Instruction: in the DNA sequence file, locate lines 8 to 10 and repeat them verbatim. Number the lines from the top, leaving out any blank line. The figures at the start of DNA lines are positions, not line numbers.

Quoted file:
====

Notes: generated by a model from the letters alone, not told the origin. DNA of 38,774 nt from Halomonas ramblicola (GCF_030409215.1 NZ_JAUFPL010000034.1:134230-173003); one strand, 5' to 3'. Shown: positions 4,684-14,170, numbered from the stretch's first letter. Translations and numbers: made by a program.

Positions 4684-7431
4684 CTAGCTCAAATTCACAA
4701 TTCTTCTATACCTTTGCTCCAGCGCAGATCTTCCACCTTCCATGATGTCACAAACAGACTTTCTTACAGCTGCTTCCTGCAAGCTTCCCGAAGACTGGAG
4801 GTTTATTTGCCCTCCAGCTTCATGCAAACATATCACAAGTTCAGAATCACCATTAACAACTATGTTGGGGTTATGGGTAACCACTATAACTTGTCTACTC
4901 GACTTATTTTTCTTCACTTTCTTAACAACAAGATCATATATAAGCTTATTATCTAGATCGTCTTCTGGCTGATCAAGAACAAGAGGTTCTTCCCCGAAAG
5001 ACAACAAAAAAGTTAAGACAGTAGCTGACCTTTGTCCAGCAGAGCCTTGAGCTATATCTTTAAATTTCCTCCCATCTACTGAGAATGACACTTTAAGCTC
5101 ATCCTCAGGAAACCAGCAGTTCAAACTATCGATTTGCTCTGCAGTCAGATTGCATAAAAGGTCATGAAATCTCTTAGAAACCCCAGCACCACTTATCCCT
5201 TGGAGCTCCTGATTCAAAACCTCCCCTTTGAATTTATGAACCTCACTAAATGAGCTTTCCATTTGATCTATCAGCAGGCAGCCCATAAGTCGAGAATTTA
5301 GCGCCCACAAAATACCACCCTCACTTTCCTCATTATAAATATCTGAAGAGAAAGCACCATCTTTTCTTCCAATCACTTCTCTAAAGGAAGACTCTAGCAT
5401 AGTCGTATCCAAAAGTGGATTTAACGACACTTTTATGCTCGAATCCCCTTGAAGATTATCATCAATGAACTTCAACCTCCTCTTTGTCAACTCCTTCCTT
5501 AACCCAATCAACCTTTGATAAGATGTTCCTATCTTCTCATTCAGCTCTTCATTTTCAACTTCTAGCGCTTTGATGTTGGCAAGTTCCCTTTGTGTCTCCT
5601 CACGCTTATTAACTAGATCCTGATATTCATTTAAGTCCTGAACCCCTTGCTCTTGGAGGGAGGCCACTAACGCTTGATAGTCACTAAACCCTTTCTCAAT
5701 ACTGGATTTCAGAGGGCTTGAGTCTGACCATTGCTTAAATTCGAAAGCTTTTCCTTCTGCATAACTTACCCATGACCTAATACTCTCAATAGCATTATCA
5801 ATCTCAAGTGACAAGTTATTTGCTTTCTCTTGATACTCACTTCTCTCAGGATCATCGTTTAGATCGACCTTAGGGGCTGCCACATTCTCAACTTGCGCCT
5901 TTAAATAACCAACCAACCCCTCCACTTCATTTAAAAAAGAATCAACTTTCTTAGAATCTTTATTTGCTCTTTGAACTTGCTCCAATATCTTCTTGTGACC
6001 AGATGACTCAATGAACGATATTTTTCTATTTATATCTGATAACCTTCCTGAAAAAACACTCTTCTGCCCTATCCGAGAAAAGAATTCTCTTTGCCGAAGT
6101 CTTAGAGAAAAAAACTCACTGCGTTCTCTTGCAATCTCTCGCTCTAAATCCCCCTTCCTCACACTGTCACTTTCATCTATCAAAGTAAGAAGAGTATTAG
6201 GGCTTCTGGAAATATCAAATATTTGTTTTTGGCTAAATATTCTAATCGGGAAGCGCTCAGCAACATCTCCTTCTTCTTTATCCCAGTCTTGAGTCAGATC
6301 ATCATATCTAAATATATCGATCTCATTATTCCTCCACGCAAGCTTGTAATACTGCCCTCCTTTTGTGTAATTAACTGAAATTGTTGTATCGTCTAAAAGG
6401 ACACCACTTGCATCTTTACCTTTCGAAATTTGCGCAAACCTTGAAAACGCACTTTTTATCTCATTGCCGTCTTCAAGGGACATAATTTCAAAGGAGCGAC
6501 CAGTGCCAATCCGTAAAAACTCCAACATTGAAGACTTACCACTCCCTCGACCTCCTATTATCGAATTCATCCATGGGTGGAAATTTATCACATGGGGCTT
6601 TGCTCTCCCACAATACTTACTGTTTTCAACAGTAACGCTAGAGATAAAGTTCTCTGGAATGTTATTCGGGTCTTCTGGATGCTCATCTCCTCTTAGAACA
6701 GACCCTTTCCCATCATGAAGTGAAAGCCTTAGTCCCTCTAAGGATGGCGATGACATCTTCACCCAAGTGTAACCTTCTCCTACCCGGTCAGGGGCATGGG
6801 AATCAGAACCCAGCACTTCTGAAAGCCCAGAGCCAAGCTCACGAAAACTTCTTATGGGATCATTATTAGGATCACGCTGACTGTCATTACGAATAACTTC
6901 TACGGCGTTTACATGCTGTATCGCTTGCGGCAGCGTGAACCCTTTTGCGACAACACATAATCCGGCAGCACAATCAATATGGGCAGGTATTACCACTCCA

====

5101 ATCCTCAGGAAACCAGCAGTTCAAACTATCGATTTGCTCTGCAGTCAGATTGCATAAAAGGTCATGAAATCTCTTAGAAACCCCAGCACCACTTATCCCT
5201 TGGAGCTCCTGATTCAAAACCTCCCCTTTGAATTTATGAACCTCACTAAATGAGCTTTCCATTTGATCTATCAGCAGGCAGCCCATAAGTCGAGAATTTA
5301 GCGCCCACAAAATACCACCCTCACTTTCCTCATTATAAATATCTGAAGAGAAAGCACCATCTTTTCTTCCAATCACTTCTCTAAAGGAAGACTCTAGCAT